The Convergence of Law, Race, and Development

by Foluke Adebisi, University of Bristol Law School

In an entry in the Encyclopedia of Law and Development, Edward Elgar Publishing, 2021, I examine the nexus of the seemingly straightforward concepts of law, race, and development. The full text can be accessed here or through your local library or other institutional channels. [Alternatively, contact me.] This blog post briefly summarises my reflections on this convergence. In the encylopedia entry itself, I explore how a critical examination of the nexus between the three [i.e. law, race, and development] uncovers how they co-constitute each other, sometimes in negative ways. It is important, however, to begin any examination with an understanding that ‘race’ is not a legitimate scientific categorisation of humanity – it is neither neutral or objective.

Rather ‘race’ has been manufactured by power structures as a technology to produce particular material effects – accumulation and dispossession.  This means that society, including law and knowledge producers, give moral and social meaning to perceived racial classifications, and those meanings crystallize but also evolve over time. This is often referred to as social constructionism – which I admit may not always completely explain what social constructionists mean by social construction. [Charles Mills and Barnor Hesse’s debate illustrates this.] But it remains a good place to start. Osagie Obasogie, explains law’s relation to social constructionism thus:

‘economic, and political forces create the meanings that come to attach to various bodies . . . law can be seen as an instrumental “glue” in congealing the meanings that adhere to racialized bodies, making the ideological fit seem natural so as to go unquestioned.’ (Osagie K. Obasogie (2015). ‘The Constitution of Identity’ in Austin Sarat and Patricia Ewick (eds), The Handbook of Law and Society. John Wiley and Sons, p. 345)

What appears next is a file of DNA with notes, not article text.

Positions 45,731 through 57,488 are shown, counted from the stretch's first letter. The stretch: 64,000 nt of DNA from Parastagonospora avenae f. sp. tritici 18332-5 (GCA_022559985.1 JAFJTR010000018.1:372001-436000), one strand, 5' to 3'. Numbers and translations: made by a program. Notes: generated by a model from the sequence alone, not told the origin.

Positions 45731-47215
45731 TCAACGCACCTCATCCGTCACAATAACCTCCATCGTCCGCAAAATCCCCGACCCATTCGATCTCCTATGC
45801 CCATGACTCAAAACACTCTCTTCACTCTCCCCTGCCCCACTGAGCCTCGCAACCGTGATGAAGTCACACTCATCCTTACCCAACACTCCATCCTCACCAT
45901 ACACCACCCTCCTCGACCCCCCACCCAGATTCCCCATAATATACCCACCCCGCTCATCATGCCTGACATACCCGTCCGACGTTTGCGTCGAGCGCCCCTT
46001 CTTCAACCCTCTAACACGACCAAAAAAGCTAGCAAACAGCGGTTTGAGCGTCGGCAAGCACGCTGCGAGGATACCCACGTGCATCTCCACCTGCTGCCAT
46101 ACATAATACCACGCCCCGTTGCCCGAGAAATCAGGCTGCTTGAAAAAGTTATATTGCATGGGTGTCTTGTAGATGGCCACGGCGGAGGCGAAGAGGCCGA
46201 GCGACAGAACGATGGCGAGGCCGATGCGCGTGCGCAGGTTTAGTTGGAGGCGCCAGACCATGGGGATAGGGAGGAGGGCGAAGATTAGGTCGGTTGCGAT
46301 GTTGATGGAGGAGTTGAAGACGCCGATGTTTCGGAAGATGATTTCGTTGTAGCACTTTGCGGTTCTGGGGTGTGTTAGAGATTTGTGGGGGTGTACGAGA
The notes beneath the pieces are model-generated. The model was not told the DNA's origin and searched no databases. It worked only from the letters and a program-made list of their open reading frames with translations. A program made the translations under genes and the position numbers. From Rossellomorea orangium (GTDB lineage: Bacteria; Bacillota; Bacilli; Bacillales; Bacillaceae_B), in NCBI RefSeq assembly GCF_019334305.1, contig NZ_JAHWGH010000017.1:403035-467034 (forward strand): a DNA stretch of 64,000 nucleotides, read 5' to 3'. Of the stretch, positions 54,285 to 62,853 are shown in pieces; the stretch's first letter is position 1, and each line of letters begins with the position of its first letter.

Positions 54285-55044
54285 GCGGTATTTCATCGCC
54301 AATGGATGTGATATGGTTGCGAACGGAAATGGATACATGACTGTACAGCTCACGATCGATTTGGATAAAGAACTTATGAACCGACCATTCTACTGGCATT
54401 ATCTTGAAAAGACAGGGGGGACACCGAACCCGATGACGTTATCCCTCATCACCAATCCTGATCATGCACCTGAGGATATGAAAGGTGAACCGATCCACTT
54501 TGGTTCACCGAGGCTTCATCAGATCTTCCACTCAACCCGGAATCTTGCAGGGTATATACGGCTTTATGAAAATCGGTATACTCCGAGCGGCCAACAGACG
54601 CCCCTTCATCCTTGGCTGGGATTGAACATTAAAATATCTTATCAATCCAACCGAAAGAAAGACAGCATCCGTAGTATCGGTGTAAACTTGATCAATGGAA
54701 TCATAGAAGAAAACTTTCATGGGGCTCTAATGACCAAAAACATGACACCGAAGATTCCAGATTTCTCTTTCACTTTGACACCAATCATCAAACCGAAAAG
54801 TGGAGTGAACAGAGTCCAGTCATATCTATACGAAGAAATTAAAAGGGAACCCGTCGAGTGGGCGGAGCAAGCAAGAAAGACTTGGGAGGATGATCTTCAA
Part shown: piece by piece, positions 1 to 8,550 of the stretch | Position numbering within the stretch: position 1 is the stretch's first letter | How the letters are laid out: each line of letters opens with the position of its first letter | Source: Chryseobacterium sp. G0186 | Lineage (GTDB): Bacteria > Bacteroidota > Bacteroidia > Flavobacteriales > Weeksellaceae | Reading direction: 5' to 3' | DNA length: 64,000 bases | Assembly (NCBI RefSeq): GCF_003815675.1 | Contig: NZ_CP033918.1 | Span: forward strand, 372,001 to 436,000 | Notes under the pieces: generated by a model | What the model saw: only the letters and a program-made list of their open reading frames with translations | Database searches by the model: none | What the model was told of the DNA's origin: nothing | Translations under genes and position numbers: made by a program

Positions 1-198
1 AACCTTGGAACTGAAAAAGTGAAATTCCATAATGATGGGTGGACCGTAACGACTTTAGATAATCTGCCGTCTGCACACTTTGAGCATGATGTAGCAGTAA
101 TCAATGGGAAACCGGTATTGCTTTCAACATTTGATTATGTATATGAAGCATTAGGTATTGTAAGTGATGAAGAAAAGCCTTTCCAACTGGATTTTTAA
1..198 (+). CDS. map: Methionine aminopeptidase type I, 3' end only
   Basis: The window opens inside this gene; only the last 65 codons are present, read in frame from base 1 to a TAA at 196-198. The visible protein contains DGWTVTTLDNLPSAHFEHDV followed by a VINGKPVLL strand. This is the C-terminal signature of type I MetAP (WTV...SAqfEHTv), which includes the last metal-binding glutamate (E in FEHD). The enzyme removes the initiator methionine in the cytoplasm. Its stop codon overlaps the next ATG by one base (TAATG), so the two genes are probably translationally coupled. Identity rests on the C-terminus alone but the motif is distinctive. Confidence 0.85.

Understanding ‘race’ as a constructed technology intended to have material effect and which indeed has had and continues to have material effect, and ‘racialisation’ as a process to produce and reproduce race… allows us to examine the lies we tell ourselves and each other about the current order of the world and the structures of power that keep that order in place.

Academia’s stories of race

In this social production of ‘race’, the academy is not exactly innocent. The effect of various, mostly European, academics theorizing about ‘race’ is key to creating a hierarchy of humanity. This hierarchy was to effect epistemic violence on people thus racialized as non-white – an academic non-recognition of personhood, an ‘othering’. Therefore, the further removed a person racialized thus was from the top of the racial hierarchy, the further removed they were from the physical and material benefits of personhood. These racializing and hierarchizing ideas were articulated in the writing of many enlightenment academics. E. C. Eze examines these ideas and writings in great detail in Race and the enlightenment: A reader. Wiley-Blackwell, 1997. In this volume, Eze reproduces the writings on the catogory of ‘race’ from academic stalwarts such as Johann Friedrich Blumenbach, Immanuel Kant, John Locke, David Hume, and Georg Wilhelm Friedrich Hegel etc. Also included is an excerpt from 1798 Encyclopaedia Britannica of the entry for ‘Negro.’